ADVANCED LEAD-CARBON HYBRID
With the population of HEVs increasing rapidly, the need for both low cost-replacement and original equipment manufacturer (OEM) battery packs for full, mild, and micro HEVs has become acute. Recent advances in lead-acid battery technology have resulted in the development of an lead-carbon battery which incorporates the properties of an asymmetric supercapacitor (also known as an ultracapacitor). Work conducted by the Advanced Lead Acid Battery Consortium (ALABC), Commonwealth Scientific and Industrial Research Organization (CSIRO), and The Furukawa Battery Co. (Furukawa) demonstrated very promising results for a version of this battery developed at CSIRO and branded as the “UltraBattery®.” A license to manufacture this battery in the United States has been secured by East Penn Manufaturing (East Penn), and they are currently manufacturing the UltraBattery at their facility in Pennsylvania.
Electric Applications Incorporated (EAI) personnel working under contract with the ALABC and the Idaho National Laboratory (INL) conducted extensive characterization of both the Furukawa and the East Penn UltraBattery. This work included life-cycle testing under a test cycle based data collected from the Honda Civic operating on a dynamometer on the Urban Dynamometer Driving Schedule (UDDS) and Highway Fuel Economy Test (HWFET) cycles. This UltraBattery life-cycle test simulates operation of the battery pack in a Honda Civic HEV and allows laboratory life-cycle testing of the UltraBattery to be completed on a time accelerated basis.
During laboratory testing of the UltraBattery, EAI personnel developed charge and discharge algorithms to maximize performance and life of the UltraBattery operating in a Honda Civic hybrid. Then, under contract with the ALABC and the INL, EAI personnel converted a 2010 Honda Civic hybrid from a nickel metal-hydride battery to a battery pack using fourteen UltraBattery modules manufactured by East Penn. After completing the initial conversion, the vehicle was tested in accordance with, and in cooperation with, the Advanced Vehicle Testing Activity (AVTA) of the US Department of Energy’s FreedomCAR and Vehicle Technologies Program.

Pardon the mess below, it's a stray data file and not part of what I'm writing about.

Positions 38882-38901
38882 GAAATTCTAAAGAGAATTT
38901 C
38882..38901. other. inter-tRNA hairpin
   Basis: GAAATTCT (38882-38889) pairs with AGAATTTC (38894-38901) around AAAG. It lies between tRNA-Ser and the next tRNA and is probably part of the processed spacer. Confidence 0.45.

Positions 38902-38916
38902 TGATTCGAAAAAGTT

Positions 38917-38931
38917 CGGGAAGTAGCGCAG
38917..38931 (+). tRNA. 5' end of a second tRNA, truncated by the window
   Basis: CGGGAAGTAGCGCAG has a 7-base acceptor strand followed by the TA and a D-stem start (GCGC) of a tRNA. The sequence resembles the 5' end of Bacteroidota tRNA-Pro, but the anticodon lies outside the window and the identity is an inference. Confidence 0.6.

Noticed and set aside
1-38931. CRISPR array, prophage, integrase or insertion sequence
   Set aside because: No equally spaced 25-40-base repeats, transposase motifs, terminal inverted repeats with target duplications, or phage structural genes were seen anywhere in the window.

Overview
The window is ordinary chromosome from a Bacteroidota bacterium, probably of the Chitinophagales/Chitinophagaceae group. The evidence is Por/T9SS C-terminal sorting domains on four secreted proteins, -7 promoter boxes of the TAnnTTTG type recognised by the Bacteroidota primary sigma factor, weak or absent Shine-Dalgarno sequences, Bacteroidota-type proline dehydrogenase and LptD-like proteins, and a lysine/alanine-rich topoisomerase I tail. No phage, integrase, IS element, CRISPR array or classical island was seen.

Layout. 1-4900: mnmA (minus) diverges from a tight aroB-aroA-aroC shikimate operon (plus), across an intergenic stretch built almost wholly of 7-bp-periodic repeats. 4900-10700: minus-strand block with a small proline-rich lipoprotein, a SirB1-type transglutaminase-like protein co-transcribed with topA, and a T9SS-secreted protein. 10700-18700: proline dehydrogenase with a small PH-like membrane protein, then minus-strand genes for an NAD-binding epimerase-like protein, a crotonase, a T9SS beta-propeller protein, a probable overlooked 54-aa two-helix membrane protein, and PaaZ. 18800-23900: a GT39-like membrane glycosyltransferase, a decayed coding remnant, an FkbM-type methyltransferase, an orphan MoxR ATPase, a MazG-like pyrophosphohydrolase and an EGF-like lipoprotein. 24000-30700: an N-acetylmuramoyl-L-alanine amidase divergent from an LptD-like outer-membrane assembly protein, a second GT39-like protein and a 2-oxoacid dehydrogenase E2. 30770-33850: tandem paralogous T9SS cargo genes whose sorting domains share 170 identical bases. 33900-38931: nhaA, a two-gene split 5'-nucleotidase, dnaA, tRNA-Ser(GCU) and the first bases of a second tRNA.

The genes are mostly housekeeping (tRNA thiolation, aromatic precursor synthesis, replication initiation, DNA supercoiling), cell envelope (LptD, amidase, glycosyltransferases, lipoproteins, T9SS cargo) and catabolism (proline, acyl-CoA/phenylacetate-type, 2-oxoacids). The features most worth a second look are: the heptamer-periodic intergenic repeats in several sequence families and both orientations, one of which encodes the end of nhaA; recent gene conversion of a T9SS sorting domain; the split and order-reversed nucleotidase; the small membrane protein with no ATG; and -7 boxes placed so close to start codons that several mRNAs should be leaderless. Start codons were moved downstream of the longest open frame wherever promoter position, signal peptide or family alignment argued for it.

A full vehicle baseline characterization was conducted on the converted Honda Civic HEV. This included a full dynamometer evaluation (e.g., measurement of fuel economy under standard driving schedules on the dynamometer) completed by Argonne National Laboratory (ANL). This approach allowed direct performance comparisons with the UltraBattery against the technologies used in the unmodified (nickel metal-hydride) HEV. In October 2011, the converted HEV was put into fleet testing in Phoenix, Arizona, under a wide range of driving conditions, and operated for 150,000 miles. After the completion of fleet testing, the UltraBattery pack was dismantled to measure end-of-test capacity of each individual module. Capacities of all UltraBattery modules were measured and indicated an average capacity loss over the 150,782 miles of operation of only 12%, validating both the operating algorithm developed in the laboratory and the battery life predicted by the laboratory life-cycle testing.